Addressing priority community constraints is vital for developing practices which will have the potential for successful pro-poor scaling-up. This can be achieved by using participatory technology development approaches that include the poorest and most marginalised and that take into account the specific circumstances of the poor (e.g. limited resources and the need for quick returns).
Scaling-up strategy can seek to promote long-term impacts and enduring relationships for innovation through:
- Closer integration between research and development activities.
- Securing resources for capacity building, communication, monitoring and evaluation.
- Developing cost sharing mechanisms between local groups and development institutions.
- Sustaining local government support.
- Planning based on realistic time horizons for establishing support at the community level.
Lastly, increased capacity of local institutions is fundamental to scaling–up. Capacity building should focus on three key elements:
- Improving collaboration, networking and strategic alliances.
- Building institutional and community knowledge and skills.
- Ensuring that institutional roles are well defined.
The research confirmed that current concepts of good research/development practice are relevant for effective scaling-up.
- In the pre-project phase, clear responsibilities for scaling-up should be negotiated with each research partner. Multi-disciplinary partnerships should be taken more seriously.
- Researchers should be encouraged and given incentives to focus on more long-term partnerships.
- Participatory approaches with a strong emphasis on learning processes and openness to adapt to new situations should be encouraged.
- NR management researchers must encompass concerns beyond promotion of technologies, and the focus on wider issues has to be valued and recognised by peer review groups. Research on NR management for poverty alleviation has to be integrated within a wider (regional and national) pro-poor development process for effective scaling-up.
- Research should not solely be located in traditional research organisations, but in a wider range of stakeholder organisations.
Key research products
The major product of this Suite was the scaling-up review published by the Natural Resources Institute of the University of Greenwich as an output of R7865. This is available as a PDF file.
( Guendel, S., Hancock, J. and Anderson, S. 2001. Scaling-up strategies for research in natural resources management. A comparative review.
Secondary products are the case studies that provide a selection of rich experiences and evidence to justify strategies for scaling-up (see, for example, the five cases from Bolivia, and one each from Nepal and Uganda in R7866).
This Suite investigated the process of scaling-up, raised awareness of the concept and encouraged the development of a scaling-up requirement in other DFID/Renewable Natural Resources Research Strategy (RNRRS) programmes. The raising of awareness in DFID can be seen in the requirements made mandatory from 2003 for developing impact pathways for most research projects. These are plans for generating relevant research results and developing and promoting appropriate products for scaling-up with specific stakeholders.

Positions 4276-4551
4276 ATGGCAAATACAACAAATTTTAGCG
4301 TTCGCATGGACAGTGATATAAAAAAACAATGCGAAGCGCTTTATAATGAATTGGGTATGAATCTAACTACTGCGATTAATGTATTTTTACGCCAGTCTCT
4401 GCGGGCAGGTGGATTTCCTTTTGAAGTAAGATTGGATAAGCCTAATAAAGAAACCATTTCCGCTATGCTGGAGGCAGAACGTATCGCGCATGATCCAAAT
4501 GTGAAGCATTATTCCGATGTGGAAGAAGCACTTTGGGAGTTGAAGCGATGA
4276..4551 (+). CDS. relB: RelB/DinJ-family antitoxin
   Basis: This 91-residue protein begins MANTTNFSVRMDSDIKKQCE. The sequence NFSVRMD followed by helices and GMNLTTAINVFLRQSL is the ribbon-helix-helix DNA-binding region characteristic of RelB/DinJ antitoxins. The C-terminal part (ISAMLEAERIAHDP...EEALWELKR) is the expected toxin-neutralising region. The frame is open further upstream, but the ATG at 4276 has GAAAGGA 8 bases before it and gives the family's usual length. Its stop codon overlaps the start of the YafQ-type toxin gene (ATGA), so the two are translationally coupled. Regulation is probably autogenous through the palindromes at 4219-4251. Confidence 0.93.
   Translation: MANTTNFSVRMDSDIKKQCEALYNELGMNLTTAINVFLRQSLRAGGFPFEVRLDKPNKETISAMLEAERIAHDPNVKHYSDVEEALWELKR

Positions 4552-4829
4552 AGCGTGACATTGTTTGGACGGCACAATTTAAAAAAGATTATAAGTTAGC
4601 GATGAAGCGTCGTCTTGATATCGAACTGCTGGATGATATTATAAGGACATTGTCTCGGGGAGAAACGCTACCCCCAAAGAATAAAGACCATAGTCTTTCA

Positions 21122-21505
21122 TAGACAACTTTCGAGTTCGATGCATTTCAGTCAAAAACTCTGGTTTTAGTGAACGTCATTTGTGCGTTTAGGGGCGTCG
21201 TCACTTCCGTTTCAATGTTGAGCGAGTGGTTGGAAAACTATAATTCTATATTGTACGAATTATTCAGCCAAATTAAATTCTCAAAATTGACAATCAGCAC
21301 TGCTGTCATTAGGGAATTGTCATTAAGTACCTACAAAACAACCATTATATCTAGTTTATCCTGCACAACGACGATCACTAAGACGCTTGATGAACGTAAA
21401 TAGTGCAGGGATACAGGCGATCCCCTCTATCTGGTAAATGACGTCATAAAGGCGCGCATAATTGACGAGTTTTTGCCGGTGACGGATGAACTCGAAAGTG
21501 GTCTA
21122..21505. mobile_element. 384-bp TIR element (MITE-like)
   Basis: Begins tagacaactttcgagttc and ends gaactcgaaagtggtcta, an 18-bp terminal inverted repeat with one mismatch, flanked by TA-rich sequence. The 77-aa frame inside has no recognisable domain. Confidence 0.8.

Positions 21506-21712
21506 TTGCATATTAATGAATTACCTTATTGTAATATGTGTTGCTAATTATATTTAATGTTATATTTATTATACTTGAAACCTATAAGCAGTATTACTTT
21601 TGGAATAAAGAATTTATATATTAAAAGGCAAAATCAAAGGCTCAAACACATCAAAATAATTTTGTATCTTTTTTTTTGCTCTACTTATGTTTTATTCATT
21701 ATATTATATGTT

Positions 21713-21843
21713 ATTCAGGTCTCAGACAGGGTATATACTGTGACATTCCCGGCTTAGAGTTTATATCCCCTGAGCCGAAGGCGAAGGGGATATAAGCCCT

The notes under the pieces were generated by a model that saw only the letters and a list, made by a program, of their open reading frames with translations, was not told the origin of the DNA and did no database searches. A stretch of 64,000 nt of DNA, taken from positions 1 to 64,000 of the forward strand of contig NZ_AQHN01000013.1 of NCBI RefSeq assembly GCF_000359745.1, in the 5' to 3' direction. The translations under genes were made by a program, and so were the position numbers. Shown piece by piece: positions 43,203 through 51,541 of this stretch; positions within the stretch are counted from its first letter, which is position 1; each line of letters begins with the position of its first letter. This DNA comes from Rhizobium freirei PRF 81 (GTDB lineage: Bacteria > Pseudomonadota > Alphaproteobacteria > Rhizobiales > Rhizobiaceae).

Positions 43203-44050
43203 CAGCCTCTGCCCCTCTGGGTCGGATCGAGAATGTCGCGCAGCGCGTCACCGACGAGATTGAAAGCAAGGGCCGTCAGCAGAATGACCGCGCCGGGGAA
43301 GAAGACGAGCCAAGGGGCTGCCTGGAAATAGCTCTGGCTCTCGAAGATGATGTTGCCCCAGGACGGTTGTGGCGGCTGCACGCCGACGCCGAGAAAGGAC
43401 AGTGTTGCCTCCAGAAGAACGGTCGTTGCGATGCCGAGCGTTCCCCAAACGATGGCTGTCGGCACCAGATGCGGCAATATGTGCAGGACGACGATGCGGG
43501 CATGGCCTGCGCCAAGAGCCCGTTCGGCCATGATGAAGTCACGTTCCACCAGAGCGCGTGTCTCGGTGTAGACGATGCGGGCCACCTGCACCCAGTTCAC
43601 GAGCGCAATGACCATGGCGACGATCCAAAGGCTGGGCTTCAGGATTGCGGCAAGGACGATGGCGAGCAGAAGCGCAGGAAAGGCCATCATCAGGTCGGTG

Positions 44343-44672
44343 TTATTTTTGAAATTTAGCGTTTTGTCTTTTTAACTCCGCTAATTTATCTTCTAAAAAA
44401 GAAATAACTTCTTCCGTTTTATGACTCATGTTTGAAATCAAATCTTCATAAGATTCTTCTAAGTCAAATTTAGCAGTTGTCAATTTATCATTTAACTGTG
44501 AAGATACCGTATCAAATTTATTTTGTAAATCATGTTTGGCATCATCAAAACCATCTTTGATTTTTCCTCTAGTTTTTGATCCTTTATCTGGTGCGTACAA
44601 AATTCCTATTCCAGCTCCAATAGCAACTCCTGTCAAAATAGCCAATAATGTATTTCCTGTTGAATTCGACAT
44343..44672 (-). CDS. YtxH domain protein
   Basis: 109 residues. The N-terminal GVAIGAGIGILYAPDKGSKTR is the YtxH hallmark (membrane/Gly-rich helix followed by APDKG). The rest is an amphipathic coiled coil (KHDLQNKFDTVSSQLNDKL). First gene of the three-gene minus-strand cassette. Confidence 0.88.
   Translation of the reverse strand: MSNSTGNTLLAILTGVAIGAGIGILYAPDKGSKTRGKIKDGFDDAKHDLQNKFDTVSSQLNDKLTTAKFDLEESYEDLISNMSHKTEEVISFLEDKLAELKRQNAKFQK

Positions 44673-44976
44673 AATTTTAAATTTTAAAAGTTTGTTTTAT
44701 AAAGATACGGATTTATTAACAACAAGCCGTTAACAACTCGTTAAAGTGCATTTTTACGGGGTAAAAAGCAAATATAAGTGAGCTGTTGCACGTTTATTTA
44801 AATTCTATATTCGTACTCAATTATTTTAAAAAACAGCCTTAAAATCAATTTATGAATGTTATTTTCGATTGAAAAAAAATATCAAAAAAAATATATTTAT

International organisations that interacted with NRSP and adopted ‘scaling-up’ procedures and terminology included:
- Kenya Forestry Research Institute (KEFRI).
- Association for Strengthening Agricultural Research in Eastern and Central Africa (ASARECA): scaling-up is built into its Sub-Saharan Africa Challenge Programme.
- Sustainable Agriculture and Natural Resource Management Collaborative Research Support Program (SANREM-CRSP): funded by USAID with research in the Andes, South-east Asia and West Africa with a global decision support office in the US.
- The Sustainable Soil Management Programme (SSMP), Nepal: funded by Swiss Agency for Development and Cooperation (SDC).
- Centre for Development and Environment, University of Bern, Switzerland.
NRSP research in this Bolivia Suite 2 on scaling-up strategies also contributed to international efforts to better measure the development impact of projects (e.g. the numbers of people affected and how livelihoods have been improved).
This Suite has identified aspects of scaling-up that could benefit from further work, namely:
- Improvement of M&E systems for scaling-up strategies.
- Refinement of pro-poor targeting.
- Further investigation of appropriate and cost-effective institutional arrangements for scaling-up e.g. partnerships, mechanisms for policy dialogue and channels for communication.
- Exploration of scaling-up in other sectors.
Select Bolivia node: suite